Occupational Health: Heart risks vary by profession

Older workers in sales, office-support and service jobs are at higher risk for heart disease and stroke, according to new research.

The research found that although more than 88 percent of workers 45 and older did not smoke and 78 percent had ideal glucose levels, fewer than 41 percent of the workers had “ideal health” in five other measures.

The research, which was presented this week at the American Heart Association’s Epidemiology/Lifestyle 2016 meeting, evaluated more than 5,500 employed workers in various industries to determine how many met the ideals for blood pressure, body mass index, total cholesterol, blood sugar, physical activity, smoking and diet quality.

Those measures were scored based on the heart association’s action plan for reducing heart disease and stroke risk.

Workers earned ideal scores if, without medicines, their blood pressure readings were lower than 120/80 mm Hg; total cholesterol was below 200 mg/dL; and blood glucose was lower than 100 mg/dL while fasting or 140 without fasting. Besides nonsmoking status, a body mass index below 25 and engaging in intense, break-a-sweat activity four or more times a week, including at work, were also judged ideal.

The cardiovascular risk profiles varied widely by profession, according to the research.

Here are some interesting findings:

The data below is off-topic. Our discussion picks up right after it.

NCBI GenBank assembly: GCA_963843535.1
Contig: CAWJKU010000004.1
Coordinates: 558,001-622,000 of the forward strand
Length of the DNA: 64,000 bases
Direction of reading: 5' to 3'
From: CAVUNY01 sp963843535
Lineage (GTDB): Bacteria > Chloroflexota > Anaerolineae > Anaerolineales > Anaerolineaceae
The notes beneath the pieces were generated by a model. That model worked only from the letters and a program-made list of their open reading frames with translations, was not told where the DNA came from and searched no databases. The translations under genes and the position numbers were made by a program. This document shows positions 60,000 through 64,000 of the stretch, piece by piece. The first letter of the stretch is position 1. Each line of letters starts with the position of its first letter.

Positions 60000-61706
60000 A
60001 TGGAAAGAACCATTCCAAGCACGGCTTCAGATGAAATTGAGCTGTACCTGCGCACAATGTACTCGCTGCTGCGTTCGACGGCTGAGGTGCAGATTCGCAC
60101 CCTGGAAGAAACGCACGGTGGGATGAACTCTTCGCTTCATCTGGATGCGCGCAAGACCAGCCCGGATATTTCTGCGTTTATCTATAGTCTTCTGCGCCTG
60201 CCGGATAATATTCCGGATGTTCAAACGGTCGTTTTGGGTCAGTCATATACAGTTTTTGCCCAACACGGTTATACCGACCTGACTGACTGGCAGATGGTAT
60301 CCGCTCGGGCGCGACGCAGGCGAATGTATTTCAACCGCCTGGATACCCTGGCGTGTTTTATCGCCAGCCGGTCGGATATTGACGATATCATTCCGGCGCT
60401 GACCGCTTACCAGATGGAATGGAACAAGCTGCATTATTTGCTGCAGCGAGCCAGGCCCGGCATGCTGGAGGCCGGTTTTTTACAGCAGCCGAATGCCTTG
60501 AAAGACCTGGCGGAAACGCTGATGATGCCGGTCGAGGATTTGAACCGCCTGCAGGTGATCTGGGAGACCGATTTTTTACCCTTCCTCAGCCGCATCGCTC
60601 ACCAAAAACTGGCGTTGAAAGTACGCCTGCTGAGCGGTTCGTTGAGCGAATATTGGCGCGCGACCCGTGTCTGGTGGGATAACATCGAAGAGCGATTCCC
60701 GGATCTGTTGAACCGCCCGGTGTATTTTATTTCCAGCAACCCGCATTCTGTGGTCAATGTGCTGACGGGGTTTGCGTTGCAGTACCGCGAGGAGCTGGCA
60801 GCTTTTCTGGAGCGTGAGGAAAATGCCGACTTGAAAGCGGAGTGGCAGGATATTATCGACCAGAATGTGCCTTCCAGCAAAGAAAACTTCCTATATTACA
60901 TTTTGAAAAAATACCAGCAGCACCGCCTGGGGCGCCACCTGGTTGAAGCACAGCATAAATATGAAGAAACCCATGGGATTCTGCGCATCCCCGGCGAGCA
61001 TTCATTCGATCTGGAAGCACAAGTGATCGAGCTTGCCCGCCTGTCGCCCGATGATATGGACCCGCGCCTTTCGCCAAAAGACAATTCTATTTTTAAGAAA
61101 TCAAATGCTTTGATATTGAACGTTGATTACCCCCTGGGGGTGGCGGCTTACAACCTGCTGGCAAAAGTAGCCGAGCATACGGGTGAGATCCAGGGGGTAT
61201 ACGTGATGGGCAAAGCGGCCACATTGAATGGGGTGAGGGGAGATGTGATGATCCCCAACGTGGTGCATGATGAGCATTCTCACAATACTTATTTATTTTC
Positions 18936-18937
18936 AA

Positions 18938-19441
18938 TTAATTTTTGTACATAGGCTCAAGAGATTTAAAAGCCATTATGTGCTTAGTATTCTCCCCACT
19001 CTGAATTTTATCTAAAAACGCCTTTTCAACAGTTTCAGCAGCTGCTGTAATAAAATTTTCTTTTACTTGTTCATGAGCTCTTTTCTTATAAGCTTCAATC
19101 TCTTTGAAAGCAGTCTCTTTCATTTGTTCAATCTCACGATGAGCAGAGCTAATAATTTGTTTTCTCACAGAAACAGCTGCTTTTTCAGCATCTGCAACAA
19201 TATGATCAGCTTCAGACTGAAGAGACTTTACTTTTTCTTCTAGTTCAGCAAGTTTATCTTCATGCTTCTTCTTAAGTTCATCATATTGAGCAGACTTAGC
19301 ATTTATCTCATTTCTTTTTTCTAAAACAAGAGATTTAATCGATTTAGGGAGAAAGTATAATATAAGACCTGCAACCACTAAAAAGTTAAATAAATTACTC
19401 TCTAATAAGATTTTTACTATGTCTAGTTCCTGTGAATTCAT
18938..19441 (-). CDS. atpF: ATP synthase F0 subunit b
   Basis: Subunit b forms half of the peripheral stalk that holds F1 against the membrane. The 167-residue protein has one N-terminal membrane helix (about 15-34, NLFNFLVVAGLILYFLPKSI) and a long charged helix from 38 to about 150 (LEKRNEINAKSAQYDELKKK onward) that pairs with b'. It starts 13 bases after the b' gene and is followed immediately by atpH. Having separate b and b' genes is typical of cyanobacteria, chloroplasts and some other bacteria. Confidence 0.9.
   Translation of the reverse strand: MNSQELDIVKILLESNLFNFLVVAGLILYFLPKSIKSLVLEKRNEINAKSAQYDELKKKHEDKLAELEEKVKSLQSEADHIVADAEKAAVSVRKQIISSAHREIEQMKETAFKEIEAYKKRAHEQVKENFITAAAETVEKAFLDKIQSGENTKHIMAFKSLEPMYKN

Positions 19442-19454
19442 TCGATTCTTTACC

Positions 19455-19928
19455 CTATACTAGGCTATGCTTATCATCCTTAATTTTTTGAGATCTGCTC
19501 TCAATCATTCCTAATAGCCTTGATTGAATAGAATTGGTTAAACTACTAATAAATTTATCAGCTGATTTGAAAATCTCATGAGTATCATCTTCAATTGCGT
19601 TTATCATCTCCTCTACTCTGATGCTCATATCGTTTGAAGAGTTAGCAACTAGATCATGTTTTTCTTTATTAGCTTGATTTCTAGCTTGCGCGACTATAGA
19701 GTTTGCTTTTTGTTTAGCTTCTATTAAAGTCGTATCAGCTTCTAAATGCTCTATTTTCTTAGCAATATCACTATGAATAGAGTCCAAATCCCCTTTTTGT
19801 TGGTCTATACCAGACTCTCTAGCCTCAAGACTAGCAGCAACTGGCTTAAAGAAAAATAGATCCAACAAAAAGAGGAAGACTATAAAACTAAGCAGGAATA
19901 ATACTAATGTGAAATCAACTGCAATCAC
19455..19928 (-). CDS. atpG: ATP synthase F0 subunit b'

-Transportation/material moving workers: 22 percent were smokers – the highest smoking rate among the groups in the study.

-Sales, office and administrative support employees: 68 percent had poor eating habits and 82 percent did not have ideal scores for physical activity.

-Food preparation and serving employees: 79 percent had poor diet quality – the worst diet profile of all groups.

-Protective service workers (police, firefighters): 90 percent were likely to be overweight or obese; 77 percent did not have ideal cholesterol levels; and 35 percent had high blood pressure.


Occupations that scored the worst were:

1. Police and firefighters.

2. Service occupations (food workers, housekeeping, hairstylists, animal care, makeup artists)

3. Sales, office and administrative support.


Occupations that scored the best were:

1. Management and professionals.

2. Health care practitioners (nurses and doctors).

3. Arts, entertainment, sports and media.

Marissa Harshman

Marissa Harshman

I'm the health reporter for The Columbian newspaper in Vancouver, Wash. I started at The Columbian -- my hometown newspaper -- in September 2009. Reach me at marissa.harshman@columbian.com or 360-735-4546.

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